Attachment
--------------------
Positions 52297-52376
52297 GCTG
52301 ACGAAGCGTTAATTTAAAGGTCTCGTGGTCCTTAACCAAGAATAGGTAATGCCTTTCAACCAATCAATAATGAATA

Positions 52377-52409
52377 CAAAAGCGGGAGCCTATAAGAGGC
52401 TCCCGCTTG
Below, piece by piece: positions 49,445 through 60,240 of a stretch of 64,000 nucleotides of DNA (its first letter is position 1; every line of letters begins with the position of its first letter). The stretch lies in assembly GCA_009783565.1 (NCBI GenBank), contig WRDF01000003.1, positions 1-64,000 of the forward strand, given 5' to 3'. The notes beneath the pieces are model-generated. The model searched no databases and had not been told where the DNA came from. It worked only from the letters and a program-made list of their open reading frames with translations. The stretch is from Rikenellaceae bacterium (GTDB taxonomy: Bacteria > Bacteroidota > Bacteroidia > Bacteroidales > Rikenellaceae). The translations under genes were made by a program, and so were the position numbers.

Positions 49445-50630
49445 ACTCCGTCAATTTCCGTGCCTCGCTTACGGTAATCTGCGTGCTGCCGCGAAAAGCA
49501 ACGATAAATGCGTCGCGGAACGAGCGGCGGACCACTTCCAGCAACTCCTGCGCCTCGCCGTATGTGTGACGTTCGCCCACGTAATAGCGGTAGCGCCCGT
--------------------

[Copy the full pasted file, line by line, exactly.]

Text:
Positions 52297-52376
52297 GCTG
52301 ACGAAGCGTTAATTTAAAGGTCTCGTGGTCCTTAACCAAGAATAGGTAATGCCTTTCAACCAATCAATAATGAATA

Positions 52377-52409
52377 CAAAAGCGGGAGCCTATAAGAGGC
52401 TCCCGCTTG
Below, piece by piece: positions 49,445 through 60,240 of a stretch of 64,000 nucleotides of DNA (its first letter is position 1; every line of letters begins with the position of its first letter). The stretch lies in assembly GCA_009783565.1 (NCBI GenBank), contig WRDF01000003.1, positions 1-64,000 of the forward strand, given 5' to 3'. The notes beneath the pieces are model-generated. The model searched no databases and had not been told where the DNA came from. It worked only from the letters and a program-made list of their open reading frames with translations. The stretch is from Rikenellaceae bacterium (GTDB taxonomy: Bacteria > Bacteroidota > Bacteroidia > Bacteroidales > Rikenellaceae). The translations under genes were made by a program, and so were the position numbers.

Positions 49445-50630
49445 ACTCCGTCAATTTCCGTGCCTCGCTTACGGTAATCTGCGTGCTGCCGCGAAAAGCA
49501 ACGATAAATGCGTCGCGGAACGAGCGGCGGACCACTTCCAGCAACTCCTGCGCCTCGCCGTATGTGTGACGTTCGCCCACGTAATAGCGGTAGCGCCCGT